There's an old saying that there's always a light at the end of the tunnel. A pessimist generally twists this to say that "the light at the end of the tunnel is usually an oncoming train." And just last week, a band of ghost hunters found themselves face to face with such a calamity in North Carolina.
While investigating Bostian Bridge near Statesville--the site of a railroad disaster over a century ago--a real freight train barreled across the bridge, killing 29-year-old Chris Kaiser and injuring two others. The engineer noticed the group gathered on the last remaining stuccoed brick bridge in the region and blew his whistle while attempting to bring the train to a stop as quickly as possible. Kaiser pushed his girlfriend off the tracks before being struck and thrown into the ravine.
On August 27, 1891 Train No. 9 approached the bridge. Hugh K. Linster, the baggage master, was retiring from his work on the Richmond & Danville Railroad that day and asked a passenger for the time to check the accuracy of his new watch. It was 3:00 AM. At that very moment, the train jumped the tracks, careening into Third Creek far below and killing some 22 people and injuring 26. On the 50th anniversary of the wreck a stranded motorist looked on in horror as she witnessed a train plunge into the creek and erupt into a fiery inferno. Several people who found themselves on the tracks at the time of the accident on the day of that fateful disaster claim to have witnessed a uniformed railroad worker asking them the time.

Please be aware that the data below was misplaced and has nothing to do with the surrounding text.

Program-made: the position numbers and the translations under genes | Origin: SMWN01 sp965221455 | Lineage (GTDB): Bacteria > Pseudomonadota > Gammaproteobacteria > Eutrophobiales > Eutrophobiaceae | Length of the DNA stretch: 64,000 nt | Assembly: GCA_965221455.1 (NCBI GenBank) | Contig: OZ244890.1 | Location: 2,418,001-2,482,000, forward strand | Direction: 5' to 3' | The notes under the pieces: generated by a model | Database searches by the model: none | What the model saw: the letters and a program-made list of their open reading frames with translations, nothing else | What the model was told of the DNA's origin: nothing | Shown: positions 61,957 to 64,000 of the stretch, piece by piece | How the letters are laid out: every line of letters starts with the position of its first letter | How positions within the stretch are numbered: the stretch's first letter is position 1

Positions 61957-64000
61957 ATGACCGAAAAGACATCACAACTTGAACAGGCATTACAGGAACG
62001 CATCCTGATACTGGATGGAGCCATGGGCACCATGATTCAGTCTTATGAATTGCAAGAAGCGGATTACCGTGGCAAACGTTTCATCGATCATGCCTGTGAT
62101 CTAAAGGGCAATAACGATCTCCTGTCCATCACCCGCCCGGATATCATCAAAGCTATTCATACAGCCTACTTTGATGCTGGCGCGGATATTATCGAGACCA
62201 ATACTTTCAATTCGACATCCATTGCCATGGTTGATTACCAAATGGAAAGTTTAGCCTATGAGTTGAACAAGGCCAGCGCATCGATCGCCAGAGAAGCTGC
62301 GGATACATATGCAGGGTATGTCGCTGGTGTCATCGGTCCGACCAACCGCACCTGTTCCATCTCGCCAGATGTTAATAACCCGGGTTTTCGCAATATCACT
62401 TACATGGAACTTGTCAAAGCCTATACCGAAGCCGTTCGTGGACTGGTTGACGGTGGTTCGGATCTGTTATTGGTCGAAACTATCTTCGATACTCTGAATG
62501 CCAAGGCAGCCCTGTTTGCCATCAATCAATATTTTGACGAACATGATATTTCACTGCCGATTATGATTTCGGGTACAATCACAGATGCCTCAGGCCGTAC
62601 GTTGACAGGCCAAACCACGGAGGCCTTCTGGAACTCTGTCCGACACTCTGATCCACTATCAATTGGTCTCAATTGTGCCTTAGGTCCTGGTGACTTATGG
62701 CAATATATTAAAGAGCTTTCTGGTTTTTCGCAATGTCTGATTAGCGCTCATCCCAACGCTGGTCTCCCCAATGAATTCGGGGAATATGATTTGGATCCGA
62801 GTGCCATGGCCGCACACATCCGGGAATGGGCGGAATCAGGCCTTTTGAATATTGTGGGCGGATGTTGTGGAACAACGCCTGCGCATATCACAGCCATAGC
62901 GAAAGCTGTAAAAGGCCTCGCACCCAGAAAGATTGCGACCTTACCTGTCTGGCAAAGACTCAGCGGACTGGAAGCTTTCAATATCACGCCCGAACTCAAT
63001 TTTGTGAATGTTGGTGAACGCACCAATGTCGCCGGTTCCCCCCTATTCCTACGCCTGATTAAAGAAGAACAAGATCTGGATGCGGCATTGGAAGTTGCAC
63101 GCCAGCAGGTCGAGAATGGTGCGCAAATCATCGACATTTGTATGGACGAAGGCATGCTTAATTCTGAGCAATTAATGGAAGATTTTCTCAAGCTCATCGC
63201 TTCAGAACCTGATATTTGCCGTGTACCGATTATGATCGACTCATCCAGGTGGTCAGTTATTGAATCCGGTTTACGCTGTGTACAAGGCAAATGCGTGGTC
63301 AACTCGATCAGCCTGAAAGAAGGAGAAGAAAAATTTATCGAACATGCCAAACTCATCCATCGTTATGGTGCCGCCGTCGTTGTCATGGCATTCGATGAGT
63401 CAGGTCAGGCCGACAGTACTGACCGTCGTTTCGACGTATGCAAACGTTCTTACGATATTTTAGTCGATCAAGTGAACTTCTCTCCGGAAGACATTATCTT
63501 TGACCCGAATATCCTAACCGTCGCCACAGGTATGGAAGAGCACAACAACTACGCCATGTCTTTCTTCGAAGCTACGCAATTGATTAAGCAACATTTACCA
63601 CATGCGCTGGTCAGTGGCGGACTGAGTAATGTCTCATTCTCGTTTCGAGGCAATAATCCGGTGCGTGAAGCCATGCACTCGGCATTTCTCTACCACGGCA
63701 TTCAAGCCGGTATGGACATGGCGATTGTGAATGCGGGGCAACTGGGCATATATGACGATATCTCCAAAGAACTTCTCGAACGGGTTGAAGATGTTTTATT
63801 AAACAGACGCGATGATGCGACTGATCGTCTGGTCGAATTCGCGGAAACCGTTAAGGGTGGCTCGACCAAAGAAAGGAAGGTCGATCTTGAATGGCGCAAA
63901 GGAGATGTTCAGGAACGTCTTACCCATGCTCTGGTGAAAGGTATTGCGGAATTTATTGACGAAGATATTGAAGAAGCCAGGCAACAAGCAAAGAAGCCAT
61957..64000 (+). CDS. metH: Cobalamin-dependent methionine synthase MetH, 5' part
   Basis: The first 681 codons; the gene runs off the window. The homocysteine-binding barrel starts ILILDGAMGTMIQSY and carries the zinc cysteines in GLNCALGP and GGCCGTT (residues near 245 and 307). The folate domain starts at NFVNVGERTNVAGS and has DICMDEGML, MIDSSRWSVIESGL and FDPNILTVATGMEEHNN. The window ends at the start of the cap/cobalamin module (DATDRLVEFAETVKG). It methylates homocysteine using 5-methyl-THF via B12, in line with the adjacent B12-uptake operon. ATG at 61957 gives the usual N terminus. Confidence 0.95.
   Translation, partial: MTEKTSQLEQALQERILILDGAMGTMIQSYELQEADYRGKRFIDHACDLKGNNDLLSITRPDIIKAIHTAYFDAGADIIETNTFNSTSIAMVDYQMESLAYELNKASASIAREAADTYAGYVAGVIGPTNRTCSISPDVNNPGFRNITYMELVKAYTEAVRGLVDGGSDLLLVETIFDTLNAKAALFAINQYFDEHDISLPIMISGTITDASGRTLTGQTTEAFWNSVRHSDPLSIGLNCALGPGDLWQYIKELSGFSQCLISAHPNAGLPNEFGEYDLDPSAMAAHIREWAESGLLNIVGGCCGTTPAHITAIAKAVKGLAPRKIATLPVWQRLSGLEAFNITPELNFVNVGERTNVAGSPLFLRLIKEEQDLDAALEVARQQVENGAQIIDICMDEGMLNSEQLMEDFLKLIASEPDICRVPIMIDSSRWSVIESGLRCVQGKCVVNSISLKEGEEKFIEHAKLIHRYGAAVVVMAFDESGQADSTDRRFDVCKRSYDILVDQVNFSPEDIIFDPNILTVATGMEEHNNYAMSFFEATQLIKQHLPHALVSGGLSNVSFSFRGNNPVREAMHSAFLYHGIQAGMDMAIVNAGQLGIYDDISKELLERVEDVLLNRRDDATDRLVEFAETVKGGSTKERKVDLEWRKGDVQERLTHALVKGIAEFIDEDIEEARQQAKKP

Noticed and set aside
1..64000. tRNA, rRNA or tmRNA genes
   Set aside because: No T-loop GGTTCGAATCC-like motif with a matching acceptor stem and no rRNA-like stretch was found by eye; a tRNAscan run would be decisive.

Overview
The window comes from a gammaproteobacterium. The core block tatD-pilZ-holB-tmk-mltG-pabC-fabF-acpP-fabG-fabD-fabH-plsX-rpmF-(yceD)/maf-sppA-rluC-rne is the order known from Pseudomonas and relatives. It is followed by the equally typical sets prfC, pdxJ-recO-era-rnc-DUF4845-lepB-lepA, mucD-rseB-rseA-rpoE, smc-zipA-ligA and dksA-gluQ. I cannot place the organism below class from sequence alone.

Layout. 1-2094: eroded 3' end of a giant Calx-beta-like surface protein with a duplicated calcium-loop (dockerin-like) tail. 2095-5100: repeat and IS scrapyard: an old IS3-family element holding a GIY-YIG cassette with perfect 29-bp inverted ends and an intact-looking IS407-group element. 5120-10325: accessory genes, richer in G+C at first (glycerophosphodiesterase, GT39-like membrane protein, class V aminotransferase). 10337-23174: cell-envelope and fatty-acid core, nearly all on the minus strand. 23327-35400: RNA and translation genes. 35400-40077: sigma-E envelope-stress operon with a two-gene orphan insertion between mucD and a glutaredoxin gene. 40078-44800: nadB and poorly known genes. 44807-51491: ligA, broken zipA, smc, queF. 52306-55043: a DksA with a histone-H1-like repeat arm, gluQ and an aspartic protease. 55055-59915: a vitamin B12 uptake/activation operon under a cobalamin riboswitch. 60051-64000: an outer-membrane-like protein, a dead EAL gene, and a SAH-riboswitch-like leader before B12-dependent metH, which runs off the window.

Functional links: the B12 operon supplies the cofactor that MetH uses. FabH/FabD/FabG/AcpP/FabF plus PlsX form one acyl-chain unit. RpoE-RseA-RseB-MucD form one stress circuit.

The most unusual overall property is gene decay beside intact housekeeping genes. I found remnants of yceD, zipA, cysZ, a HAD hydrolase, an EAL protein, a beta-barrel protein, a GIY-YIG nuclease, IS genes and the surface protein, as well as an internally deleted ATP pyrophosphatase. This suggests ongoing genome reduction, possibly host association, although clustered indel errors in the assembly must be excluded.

With the growing popularity in becoming the next Jason Hawes or Zak Bagans, more people than ever are setting out in pursuit of real ghosts. This has also led to an increased number of accidents and arrests for adventurers and trespassers. Too many of these individuals fail to exercise a certain amount of common sense. As the North Carolina case shows, the most important rule is always have an escape plan. When we watch horror movies we always yell at the stupid teenager who runs upstairs and hides in a closet from her attacker. It's like shooting fish in a barrel! Entering a train tunnel or walking onto a bridge that is still in use is just as foolhardy. If you see a light coming down the tracks, never assume it's an ethereal one.
Now I don't discourage people from visiting allegedly haunted sites. In fact, I encourage people to form their own opinions of belief in ghosts and find out for themselves by visiting public places and businesses with rumors of paranormal activity. Seeing is believing, after all! However, what I mean by this is to stay at a haunted inn, take a nighttime ghost tour, or take a hike in a haunted park. Don't stand in the middle of railroad tracks or a haunted stretch of roadway. Odds are you might become the next ghostly tale... and none of us would like that form of experience.